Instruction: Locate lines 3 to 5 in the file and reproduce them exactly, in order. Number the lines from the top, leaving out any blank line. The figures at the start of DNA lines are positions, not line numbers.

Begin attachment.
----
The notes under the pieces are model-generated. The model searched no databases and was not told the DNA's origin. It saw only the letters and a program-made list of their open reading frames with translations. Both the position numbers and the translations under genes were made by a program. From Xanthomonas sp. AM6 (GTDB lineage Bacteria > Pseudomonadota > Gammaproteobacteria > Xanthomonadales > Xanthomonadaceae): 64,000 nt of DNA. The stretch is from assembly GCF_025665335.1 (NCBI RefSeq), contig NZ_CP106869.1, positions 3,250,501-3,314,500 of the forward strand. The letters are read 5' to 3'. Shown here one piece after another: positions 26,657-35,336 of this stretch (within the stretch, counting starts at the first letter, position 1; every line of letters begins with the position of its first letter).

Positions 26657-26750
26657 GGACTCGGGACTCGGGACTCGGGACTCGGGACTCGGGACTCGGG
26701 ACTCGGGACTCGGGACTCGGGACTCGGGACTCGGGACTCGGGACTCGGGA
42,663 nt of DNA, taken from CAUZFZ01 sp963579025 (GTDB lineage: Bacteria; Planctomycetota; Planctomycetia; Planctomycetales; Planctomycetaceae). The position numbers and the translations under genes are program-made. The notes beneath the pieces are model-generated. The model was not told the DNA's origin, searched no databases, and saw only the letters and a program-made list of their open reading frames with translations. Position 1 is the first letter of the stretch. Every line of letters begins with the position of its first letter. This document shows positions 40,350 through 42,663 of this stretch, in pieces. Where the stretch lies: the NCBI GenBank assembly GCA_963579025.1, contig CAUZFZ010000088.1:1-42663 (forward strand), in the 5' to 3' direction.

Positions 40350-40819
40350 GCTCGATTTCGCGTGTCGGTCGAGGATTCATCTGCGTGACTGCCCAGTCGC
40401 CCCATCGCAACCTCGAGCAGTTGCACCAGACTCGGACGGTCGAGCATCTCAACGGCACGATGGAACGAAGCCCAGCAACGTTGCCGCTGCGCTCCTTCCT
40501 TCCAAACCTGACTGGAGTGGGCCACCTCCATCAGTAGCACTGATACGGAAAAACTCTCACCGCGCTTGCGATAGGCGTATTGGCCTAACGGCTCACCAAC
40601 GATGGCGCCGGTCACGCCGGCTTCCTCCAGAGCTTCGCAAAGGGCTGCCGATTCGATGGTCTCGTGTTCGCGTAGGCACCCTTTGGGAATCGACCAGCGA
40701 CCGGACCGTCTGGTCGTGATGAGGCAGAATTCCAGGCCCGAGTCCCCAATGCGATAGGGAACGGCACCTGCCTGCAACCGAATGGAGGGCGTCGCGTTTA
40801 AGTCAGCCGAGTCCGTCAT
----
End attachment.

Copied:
26657 GGACTCGGGACTCGGGACTCGGGACTCGGGACTCGGGACTCGGG
26701 ACTCGGGACTCGGGACTCGGGACTCGGGACTCGGGACTCGGGACTCGGGA
42,663 nt of DNA, taken from CAUZFZ01 sp963579025 (GTDB lineage: Bacteria; Planctomycetota; Planctomycetia; Planctomycetales; Planctomycetaceae). The position numbers and the translations under genes are program-made. The notes beneath the pieces are model-generated. The model was not told the DNA's origin, searched no databases, and saw only the letters and a program-made list of their open reading frames with translations. Position 1 is the first letter of the stretch. Every line of letters begins with the position of its first letter. This document shows positions 40,350 through 42,663 of this stretch, in pieces. Where the stretch lies: the NCBI GenBank assembly GCA_963579025.1, contig CAUZFZ010000088.1:1-42663 (forward strand), in the 5' to 3' direction.